It was becoming frustrating. In just five weeks, four separate incidents of vandalism at Meadowlands Fellowship Christian Reformed Church in Ancaster, Ont., left the church building with broken windows and a broken door. In sharing these experiences on social media, the church became aware that this was not an isolated issue; many neighborhood residents were also dealing with repeated incidents of vandalism to their homes and vehicles. Meadowlands saw these shared stories as an opportunity to reach out to their neighborhood—to open their doors wider rather than lock them. The church organized a community meeting on May 7 called “Strong Communities, Safe Neighborhoods” in hopes of creating a space where residents could connect with city leaders and police officers. The organizers also hung up posters on which attendees could write down what they liked about their neighborhood and what they wished they could improve.
City Councillor Lloyd Ferguson and several teams of officers from the Hamilton Police Force were in attendance, giving short presentations on their roles. They spoke about what is happening and what can be done to address the vandalism occurring in the area.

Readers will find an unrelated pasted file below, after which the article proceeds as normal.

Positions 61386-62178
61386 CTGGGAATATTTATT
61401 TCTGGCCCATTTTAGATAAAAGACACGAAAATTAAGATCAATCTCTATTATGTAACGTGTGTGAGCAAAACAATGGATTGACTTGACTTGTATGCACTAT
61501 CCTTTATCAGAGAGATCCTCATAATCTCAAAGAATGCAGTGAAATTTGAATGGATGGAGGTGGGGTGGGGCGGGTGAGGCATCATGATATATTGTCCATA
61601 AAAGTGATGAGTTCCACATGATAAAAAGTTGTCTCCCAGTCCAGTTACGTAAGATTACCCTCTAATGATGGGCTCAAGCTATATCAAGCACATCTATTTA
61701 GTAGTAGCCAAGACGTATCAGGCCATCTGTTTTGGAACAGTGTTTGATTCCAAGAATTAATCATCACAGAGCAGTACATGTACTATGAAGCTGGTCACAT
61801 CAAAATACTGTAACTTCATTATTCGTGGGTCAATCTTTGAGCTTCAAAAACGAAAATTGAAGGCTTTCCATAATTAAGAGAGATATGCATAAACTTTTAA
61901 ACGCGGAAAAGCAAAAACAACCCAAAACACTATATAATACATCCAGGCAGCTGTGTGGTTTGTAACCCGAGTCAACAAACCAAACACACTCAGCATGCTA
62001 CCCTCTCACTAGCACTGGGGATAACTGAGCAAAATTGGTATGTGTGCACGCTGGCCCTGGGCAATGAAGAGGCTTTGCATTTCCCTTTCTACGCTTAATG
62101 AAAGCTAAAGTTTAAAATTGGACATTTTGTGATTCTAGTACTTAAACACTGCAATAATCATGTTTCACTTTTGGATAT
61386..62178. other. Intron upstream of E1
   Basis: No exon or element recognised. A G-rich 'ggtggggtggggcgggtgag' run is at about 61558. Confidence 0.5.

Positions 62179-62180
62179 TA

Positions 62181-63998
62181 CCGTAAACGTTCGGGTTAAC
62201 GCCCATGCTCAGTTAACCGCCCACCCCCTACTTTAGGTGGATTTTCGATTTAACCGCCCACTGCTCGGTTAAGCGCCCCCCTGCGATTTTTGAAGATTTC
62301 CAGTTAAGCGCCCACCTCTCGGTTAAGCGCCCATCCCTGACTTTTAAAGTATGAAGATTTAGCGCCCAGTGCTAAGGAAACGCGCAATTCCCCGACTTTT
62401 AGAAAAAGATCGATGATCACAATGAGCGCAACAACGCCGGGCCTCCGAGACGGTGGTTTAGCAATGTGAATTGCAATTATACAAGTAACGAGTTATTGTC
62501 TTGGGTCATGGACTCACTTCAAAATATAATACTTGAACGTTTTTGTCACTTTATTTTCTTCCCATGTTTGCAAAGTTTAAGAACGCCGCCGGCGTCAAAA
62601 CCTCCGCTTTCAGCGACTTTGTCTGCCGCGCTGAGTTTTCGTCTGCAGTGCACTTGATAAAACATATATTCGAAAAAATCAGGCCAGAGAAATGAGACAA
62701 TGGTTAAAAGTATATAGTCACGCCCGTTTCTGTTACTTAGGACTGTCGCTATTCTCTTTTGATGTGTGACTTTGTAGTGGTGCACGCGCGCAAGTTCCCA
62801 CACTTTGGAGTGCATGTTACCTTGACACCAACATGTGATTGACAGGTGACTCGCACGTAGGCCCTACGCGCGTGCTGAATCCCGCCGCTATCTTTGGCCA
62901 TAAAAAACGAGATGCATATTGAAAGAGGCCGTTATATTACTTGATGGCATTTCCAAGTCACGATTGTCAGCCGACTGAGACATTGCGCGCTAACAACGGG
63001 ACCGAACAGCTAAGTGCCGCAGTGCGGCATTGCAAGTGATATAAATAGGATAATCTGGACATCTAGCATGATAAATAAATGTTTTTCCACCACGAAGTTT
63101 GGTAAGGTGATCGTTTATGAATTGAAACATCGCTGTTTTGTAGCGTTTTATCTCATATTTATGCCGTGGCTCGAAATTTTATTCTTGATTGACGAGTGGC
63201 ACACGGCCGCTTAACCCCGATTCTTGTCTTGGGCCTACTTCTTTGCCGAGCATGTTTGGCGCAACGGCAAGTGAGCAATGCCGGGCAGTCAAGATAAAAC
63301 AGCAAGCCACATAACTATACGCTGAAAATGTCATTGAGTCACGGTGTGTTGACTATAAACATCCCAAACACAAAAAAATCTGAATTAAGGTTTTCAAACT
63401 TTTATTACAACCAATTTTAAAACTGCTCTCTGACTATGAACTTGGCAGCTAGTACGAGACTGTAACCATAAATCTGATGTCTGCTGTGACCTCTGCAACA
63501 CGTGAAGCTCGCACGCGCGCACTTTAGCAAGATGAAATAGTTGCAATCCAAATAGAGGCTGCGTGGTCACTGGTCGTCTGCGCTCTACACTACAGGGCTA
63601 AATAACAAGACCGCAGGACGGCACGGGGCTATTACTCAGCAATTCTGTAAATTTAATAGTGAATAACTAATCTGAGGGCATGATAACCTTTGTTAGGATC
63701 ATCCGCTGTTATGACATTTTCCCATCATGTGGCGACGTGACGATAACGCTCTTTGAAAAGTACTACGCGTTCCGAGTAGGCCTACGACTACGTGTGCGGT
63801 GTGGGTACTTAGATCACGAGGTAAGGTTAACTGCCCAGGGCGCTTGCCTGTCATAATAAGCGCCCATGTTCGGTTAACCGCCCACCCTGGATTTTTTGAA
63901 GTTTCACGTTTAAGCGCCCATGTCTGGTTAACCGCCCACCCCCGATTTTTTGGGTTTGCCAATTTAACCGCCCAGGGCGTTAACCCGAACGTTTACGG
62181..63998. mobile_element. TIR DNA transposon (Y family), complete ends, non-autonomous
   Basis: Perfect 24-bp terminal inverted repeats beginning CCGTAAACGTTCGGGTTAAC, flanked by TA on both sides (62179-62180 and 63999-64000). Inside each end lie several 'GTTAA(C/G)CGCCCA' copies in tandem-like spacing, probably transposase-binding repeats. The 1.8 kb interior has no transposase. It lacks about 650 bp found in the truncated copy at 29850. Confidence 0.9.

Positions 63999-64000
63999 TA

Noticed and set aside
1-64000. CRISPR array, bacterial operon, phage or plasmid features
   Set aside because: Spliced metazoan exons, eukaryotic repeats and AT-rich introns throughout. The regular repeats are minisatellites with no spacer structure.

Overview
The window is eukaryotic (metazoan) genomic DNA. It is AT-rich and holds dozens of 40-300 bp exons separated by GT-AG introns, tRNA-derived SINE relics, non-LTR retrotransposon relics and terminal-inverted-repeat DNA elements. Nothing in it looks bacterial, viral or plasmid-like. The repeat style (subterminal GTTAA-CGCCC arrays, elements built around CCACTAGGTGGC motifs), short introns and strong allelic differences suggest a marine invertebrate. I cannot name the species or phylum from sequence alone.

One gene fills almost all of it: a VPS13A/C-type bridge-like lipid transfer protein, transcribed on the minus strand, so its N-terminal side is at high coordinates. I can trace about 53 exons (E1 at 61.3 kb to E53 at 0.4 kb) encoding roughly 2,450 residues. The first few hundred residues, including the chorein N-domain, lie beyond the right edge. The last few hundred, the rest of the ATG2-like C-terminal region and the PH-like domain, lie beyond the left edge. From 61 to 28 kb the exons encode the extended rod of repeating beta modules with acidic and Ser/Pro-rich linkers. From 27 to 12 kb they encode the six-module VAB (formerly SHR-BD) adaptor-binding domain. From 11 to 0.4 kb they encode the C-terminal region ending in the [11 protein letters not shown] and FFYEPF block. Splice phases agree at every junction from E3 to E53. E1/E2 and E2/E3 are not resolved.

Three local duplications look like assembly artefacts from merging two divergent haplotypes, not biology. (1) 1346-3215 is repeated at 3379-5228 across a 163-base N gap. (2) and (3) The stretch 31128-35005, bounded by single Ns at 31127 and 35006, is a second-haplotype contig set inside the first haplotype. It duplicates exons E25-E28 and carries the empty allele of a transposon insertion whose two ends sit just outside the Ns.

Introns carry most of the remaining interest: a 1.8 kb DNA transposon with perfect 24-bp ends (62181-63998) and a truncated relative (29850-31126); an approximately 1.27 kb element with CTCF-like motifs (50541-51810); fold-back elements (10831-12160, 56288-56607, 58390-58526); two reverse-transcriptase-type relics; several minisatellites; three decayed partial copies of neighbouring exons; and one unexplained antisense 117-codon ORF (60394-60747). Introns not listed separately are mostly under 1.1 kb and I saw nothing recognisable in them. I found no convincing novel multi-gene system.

Attendees were also able to express their concerns about not having enough officers to serve their area and their fears of repeated occurrences. One woman who had had her vehicle stolen and place of work vandalized on separate occasions stated: “I work here and I live here. The cost to us is our peace of mind.”
Councillor Ferguson assured the community that “the events in this neighborhood are very much on the police [force]’s radar.” He indicated that an apprehension had been made, related to the incidents of vandalism, but was not able to give more details at the time of the meeting.
“We hope that an evening like this can help us become a community that listens to each other,” said Steve Dykstra, director of ministry programs at Meadowlands CRC and organizer of the community forum.
“It would be my dream that out of this we could organize a Meadowlands/Tiffany Hills community group,” added Dykstra. Neighborhood groups like this exist in other parts of Hamilton—the metropolitan area of which Ancaster is a part—but as this is still a growing community, a group had not yet formed.
In his presentation, police superintendent Will Mason also stressed the importance of a connected community. “The more connected neighbors are really helps when there are issues,” Mason said.
To help build community in this developing area, Meadowlands CRC will also be holding a free FunFest event in their local park in June.